The naira weakened, snapping three days of gains against the dollar as crude, Nigeria’s key export, retreated in New York and London.
The currency of Africa’s biggest oil producer depreciated 0.1 percent to 160.84 per dollar as of 2:57 p.m. on the interbank market in Lagos, the commercial capital, according to data compiled by Bloomberg. The naira has gained 0.9 percent against the dollar this year and 1.1 percent last week.
Oil fell after Norway ended a strike that threatened to halt output by western Europe’s largest crude exporter and as China reduced purchases of the raw material. The naira hit a one-month high yesterday after the Central Bank of Nigeria sold foreign currency at its first of two regular weekly auctions. It isn’t scheduled to sell dollars today.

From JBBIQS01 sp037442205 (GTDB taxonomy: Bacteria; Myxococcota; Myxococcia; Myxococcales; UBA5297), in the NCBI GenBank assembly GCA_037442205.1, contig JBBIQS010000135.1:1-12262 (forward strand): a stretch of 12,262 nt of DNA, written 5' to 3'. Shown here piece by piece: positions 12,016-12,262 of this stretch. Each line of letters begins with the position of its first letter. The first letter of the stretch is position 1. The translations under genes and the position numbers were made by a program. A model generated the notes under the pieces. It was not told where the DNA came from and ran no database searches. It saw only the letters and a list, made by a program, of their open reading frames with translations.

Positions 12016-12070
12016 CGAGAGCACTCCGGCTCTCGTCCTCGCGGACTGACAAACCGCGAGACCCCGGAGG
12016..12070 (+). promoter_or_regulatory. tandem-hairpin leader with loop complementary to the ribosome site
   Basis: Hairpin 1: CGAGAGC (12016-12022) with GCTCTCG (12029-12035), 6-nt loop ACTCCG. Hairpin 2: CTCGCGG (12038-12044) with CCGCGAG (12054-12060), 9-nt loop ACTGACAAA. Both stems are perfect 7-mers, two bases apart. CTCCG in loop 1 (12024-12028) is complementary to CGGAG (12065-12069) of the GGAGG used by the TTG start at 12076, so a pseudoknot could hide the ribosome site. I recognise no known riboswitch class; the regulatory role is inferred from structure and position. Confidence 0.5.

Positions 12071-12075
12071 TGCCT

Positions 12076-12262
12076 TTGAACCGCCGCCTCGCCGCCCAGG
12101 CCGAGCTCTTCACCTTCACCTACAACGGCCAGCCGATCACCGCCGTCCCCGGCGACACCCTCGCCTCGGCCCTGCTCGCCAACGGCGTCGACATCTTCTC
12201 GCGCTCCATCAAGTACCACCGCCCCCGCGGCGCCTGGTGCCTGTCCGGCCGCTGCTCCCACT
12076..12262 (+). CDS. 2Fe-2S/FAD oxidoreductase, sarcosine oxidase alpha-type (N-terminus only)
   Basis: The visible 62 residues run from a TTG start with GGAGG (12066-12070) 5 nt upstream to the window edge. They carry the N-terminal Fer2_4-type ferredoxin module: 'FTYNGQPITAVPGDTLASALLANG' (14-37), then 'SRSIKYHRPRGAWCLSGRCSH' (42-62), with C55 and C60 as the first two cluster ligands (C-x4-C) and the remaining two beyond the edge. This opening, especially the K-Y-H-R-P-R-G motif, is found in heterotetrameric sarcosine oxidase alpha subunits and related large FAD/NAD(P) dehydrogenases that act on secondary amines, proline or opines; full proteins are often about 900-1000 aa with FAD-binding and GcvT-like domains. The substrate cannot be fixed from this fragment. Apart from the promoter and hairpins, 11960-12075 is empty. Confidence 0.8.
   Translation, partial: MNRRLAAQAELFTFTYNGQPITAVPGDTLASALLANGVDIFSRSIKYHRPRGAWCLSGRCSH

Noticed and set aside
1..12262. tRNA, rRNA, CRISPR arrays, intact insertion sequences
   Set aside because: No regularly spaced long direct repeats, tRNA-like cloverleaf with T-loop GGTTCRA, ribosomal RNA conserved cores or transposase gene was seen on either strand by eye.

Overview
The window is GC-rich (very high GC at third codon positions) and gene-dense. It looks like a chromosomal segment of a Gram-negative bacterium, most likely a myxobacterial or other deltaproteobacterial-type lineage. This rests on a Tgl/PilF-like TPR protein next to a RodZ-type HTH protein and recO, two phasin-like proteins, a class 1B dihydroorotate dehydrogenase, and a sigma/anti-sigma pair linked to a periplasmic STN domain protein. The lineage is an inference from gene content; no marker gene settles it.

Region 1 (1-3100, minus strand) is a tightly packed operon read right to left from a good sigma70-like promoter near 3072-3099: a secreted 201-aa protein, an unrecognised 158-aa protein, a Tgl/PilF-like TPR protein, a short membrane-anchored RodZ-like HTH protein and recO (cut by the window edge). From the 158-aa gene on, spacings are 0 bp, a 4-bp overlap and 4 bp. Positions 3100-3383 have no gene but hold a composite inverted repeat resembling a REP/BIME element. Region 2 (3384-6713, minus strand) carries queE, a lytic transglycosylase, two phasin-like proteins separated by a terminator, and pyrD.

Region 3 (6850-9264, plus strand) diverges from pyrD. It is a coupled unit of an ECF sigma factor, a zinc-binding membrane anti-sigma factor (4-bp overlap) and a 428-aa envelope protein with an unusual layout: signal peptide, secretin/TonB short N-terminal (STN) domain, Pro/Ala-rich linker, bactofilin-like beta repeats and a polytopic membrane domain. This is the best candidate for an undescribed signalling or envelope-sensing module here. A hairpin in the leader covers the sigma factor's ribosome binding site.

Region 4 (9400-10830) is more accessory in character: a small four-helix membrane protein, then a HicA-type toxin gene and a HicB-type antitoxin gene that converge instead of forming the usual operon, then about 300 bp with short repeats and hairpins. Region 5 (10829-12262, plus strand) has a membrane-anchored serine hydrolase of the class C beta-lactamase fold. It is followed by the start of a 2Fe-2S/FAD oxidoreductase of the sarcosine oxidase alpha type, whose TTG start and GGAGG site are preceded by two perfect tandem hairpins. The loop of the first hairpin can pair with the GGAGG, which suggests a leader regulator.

“Recent naira weakness reflects the fall in global oil prices,” Ecobank Transnational Inc. (ETI) strategists, led by Paris- based Paul-Harry Aithnard, wrote in a note to clients today. Last week’s “appreciation was due to month-end sales from oil companies and increased foreign exchange supply from the CBN.”
Nigeria’s foreign currency reserves have fallen $1.1 billion since the end of May to $36.5 billion, according to July 6 data compiled by the Abuja-based central bank. Nigerian benchmark Bonny Light crude has declined 3.9 percent since the end of May.
The yield on Nigeria’s domestic 15.1 percent bonds due 2017 fell eight basis points to 15.94 percent, according to July 9 data on the Financial Markets Dealers Association website. Yields on the nation’s $500 million of Eurobonds due 2021 rose one basis point to 5.5 percent today.
Ghana’s cedi rose 0.1 percent to 1.951 per dollar in Accra, the capital.
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